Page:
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The Category Unaffected by Covid-19


Throughout the COVID-19 epidemic, it is pretty clear that on-premise business plummeted and customers have become more frugal with their purchases, however, the interesting take-away is that spirit brands retailing at $100+ have grown at double digits and continue to grow faster than the total spirits market. The current estimated value of the Ultra Luxury/Status spirits market is $8.3 billion, with a compound annual growth rate of 7% (2014-2018), far outpacing the total global spirits market growth at 2% CAGR.

For example, data shows that between 2008 and 2012 (post-recession), global prestige-plus spirits (generally $100+) grew 82% in volume, and almost 230% in value, which reinforces the resilience of high-end spirits after economic challenges. The 230% increase in value in a category that is thought to already have the highest value to customers, pre- and post-recession should really give a glance into how isolated and bullet-proof this category really is.

However, there is a different side to the story in how suppliers keep these brands intact. In 2008, after the market crash, the global luxury market lost 9 percent of its value according to Bain & Co., but inevitably it bounced back. The brands that did not survive attempted to re-brand and lower price segments or just sold off.

Lowering your price segment exposes your true market price, while permanently jettisoning established clientele from ever trusting or buying your brands again.

Additionally, if you do not have a firm grasp and understanding with your partner wholesalers, they are likely to adopt an aggressive commercial and discount policy, that could be detrimental to the brand equity you have established. Moving brands out of the exclusivity range, takes them out of the luxury tier, however, staying concurrent with price strategy equals stagnant sales; creating a catch 22 between the wholesaler and the supplier. This, at least in the mid-term, could hurt the positioning of brands that do not have contingency model or funds in place to float through turbulent times.

There is a significant distinction between affordable luxury, super luxury, and status brands. Luxury and Super-Luxury brands have thrived pre-covid in waves under the premiumization trend. However, the Status branded customer base is rarely affected to the point of diminished sales during a recession.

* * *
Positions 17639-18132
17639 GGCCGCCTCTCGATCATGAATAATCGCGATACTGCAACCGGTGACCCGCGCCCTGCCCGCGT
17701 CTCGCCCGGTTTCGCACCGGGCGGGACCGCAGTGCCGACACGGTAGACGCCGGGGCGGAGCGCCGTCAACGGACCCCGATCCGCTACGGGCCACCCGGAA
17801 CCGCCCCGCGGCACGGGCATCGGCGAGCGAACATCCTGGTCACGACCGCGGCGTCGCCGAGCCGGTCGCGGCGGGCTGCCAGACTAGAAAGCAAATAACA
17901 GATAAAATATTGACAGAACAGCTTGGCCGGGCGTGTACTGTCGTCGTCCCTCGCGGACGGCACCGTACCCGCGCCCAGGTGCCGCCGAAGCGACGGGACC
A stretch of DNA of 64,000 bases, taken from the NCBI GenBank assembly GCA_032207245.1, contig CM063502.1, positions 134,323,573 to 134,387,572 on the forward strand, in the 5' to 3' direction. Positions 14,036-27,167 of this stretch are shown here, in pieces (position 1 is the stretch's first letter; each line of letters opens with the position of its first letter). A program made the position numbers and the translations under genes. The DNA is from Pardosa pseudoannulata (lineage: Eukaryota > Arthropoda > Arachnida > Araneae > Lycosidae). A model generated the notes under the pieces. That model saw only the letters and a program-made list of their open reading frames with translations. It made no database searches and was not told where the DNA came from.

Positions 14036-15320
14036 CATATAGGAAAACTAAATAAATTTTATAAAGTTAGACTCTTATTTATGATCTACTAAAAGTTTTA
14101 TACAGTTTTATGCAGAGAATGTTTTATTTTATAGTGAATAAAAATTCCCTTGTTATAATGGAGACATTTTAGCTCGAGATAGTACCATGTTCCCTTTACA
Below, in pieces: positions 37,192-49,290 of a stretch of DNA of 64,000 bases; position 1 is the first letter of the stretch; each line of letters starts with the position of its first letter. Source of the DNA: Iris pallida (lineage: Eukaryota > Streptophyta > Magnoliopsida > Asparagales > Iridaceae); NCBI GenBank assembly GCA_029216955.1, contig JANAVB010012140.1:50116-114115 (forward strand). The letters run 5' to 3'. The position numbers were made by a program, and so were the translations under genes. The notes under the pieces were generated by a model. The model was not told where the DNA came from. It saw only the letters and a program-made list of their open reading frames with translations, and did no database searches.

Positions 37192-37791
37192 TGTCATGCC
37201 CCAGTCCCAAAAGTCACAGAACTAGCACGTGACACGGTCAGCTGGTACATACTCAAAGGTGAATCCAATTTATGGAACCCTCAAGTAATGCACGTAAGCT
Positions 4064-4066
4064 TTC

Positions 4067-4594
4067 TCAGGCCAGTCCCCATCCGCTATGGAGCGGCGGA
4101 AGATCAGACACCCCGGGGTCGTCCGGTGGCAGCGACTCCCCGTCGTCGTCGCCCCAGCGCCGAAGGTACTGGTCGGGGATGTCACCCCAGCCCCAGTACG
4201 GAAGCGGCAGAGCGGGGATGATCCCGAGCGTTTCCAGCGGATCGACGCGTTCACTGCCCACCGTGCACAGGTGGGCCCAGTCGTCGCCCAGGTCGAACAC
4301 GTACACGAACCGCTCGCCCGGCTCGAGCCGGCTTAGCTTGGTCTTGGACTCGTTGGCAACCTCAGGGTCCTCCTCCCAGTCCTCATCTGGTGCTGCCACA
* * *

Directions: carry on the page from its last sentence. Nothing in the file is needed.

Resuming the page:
The reason is wrapped around the simple distinction between being rich and being wealthy.

Building a status level brand comes in phases. You cannot simply price the brand into a category, or even pay for sponsorship's/branding to gain entrance into this category. You must pass through the Luxury tier, then into the Super-Luxury and finally break into Status tier.

These tiers act as a gateway from one to another, in order to help establish your brand and weed out the brands that do not belong. Customers who are purchasing $100 to $200 brands three years ago will have progressed into purchasing $500 brands today, and ultimately entering the status brand criteria for the latter half of their financial phase. Smart and tactical suppliers such as Pernod-Ricard, Diageo and LVMH have mastered how to capture the entire life cycle of a customer and walk them through the process, as they progress through financial capabilities and have learned how to balance their books to stay the course in turbulent times.




Categories can be broken into the following classifications: “affordable luxury,” encompassing spirits in the $100 to $1,000 range, and “ultra-prestige/Status,” counting bottles that price upwards of $1,000. The most value sits in the $100-$250 bracket, the IWSR reports, though the $250 to $1,000 segment is expected to see quick growth on the horizon. Brands such as The Macallan, Glenfarclas, The Balvenie, Laphroaig, Dalmore, Glenlivet, and others have generated several hundred million dollars in revenue for their limited-edition collections and annual releases.